Monday, August 20, 2012

All in the mind

According to researchers from Imperial College London and UCL, as reported in MailOnline a week ago, Bruce Lee's inch punch was more related to his connections in his fine-tuning of neural connections in the cerebellum, allowing him to synchronize his arm and trunk movements very accurately.  The research attracted more attention probably because of its mentioning of Bruce and using Karate Black belts doing punches versus untrained subjects.  I'm sure it will get the same result using other athletes, like professional golfers versus untrained counterparts.

The real pragmatic issue is :How to train oneself into such fine-tuning of neural connections in the cerebellum?

The most dominate factor in achieving that is, I believe, genetics.  People are just born with better athletic prowess, better connected bone-muscle structure and better neural connections in the first place.  And coaches of national athletic teams select those high-potential kids from primary schools and try to train them to compete in the Olympics some day.  Whereas common folks, i.e. most of us, have to be contended with whatever their lowly level of potentials, if any at all!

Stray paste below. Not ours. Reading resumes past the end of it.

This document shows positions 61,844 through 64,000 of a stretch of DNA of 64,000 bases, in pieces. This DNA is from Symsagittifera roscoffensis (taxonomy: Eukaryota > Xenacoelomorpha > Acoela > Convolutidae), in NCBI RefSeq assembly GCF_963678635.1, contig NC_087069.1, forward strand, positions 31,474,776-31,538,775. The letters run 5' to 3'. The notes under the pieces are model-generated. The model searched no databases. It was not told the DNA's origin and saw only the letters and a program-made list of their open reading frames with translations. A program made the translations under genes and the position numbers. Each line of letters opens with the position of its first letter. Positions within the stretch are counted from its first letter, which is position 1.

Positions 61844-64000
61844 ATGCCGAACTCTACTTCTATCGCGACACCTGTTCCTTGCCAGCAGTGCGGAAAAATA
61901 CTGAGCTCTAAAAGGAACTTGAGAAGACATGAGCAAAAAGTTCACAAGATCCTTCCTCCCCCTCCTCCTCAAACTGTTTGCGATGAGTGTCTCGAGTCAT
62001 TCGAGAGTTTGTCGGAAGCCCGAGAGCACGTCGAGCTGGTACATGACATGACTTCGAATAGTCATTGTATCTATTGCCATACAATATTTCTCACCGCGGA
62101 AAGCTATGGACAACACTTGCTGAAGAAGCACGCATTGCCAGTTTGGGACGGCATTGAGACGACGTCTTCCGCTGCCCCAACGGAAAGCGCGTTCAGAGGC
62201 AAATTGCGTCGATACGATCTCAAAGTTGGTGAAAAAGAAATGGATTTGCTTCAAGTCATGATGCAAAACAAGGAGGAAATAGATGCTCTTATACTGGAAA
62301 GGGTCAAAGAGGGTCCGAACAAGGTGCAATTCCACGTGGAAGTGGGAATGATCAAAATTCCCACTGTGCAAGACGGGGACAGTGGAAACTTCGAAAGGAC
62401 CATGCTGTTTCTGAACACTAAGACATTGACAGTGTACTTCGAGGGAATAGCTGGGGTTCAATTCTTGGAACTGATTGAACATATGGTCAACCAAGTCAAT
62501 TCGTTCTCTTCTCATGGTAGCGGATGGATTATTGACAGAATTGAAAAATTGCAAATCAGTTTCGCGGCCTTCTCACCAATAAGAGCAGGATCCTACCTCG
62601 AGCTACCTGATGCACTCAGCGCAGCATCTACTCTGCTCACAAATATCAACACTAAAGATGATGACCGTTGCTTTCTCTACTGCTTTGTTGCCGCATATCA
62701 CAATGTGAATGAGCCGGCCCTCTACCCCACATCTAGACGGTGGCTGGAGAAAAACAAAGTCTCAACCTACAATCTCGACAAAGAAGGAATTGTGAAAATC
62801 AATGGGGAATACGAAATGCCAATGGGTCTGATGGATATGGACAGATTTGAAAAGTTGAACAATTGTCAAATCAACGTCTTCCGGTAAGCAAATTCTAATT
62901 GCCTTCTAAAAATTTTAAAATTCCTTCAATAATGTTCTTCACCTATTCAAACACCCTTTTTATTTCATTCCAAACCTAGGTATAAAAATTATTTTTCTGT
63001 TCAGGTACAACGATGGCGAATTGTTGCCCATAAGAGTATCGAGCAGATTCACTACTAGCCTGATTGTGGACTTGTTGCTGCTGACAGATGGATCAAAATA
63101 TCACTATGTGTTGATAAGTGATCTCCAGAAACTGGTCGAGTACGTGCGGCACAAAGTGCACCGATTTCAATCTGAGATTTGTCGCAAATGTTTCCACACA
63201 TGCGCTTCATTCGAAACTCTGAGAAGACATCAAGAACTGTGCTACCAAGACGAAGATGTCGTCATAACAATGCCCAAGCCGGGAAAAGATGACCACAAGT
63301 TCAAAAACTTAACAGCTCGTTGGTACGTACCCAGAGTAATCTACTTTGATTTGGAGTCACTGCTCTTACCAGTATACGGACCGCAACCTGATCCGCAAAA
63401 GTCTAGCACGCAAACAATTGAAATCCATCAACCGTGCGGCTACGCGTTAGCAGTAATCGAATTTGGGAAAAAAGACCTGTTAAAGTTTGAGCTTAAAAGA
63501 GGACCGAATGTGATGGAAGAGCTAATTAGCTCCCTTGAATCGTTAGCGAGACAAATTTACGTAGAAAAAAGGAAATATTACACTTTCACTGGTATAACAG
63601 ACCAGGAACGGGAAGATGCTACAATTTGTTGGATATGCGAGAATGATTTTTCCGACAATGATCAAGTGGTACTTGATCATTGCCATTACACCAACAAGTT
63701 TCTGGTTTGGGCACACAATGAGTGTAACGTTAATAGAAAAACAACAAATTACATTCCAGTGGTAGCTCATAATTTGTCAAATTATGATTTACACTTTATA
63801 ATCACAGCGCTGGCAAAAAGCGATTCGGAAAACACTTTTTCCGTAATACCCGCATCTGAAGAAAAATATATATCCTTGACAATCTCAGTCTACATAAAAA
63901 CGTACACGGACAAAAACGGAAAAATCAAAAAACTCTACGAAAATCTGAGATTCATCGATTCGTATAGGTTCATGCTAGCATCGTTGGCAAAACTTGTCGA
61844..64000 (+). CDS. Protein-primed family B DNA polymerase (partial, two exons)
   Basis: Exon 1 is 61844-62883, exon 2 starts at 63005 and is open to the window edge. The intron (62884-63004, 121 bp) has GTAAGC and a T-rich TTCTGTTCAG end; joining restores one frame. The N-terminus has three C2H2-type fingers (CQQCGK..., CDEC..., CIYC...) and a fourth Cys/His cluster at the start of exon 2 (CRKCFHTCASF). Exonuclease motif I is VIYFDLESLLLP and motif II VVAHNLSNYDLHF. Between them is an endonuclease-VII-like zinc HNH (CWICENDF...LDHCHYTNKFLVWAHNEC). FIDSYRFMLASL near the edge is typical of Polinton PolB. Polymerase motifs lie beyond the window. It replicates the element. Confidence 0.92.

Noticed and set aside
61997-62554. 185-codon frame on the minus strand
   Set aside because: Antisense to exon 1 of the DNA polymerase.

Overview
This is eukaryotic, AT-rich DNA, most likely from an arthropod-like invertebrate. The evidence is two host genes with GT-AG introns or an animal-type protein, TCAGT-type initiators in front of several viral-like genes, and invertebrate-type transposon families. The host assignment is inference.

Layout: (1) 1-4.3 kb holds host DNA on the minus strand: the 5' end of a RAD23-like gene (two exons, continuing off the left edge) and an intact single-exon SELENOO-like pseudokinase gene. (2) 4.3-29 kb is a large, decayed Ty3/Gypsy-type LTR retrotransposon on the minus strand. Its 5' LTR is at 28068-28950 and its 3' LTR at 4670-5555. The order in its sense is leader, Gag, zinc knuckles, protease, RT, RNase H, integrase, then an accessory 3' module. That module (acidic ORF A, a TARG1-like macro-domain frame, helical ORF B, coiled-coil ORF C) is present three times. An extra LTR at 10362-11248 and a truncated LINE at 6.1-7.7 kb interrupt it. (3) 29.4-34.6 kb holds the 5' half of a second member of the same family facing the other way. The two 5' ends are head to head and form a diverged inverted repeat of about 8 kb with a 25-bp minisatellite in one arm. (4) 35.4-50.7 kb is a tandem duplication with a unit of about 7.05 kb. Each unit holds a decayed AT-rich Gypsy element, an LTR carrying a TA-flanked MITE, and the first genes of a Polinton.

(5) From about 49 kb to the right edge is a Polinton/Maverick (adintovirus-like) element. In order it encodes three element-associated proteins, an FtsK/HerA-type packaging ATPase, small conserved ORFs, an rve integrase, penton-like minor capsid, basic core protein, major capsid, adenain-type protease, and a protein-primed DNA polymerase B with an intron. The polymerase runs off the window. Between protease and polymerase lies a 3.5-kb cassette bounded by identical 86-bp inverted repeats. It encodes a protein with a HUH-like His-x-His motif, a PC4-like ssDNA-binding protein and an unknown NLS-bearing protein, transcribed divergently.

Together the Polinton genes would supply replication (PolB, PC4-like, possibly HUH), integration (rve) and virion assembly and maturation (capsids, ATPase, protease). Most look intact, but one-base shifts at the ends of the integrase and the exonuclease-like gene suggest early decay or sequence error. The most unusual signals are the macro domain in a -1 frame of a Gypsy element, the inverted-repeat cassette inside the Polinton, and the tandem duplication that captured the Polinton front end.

The practice of Chinese internal martial arts aims at trying to level the playing field.  The internal martial arts came from Taoist practice.  In ancient China, Taoist masters were a bunch of guys who were not willing to bow to nature, what nature endowed them with.  In the spiritual level, immortality was the goal, and in the physical level, revamping one's bone-cum-muscle structure was the objective.  The latter is called "Changing bones like rebirth - 脫胎換骨".  It is still a common phrase/concept in modern Chinese language, though the concept can now also refer to many different things, including [successful] plastic surgery!

And how to do it lies the whole discipline of Neidan (Taoist meditation) and internal martial arts.

Changing bones like rebirth - 脫胎換骨

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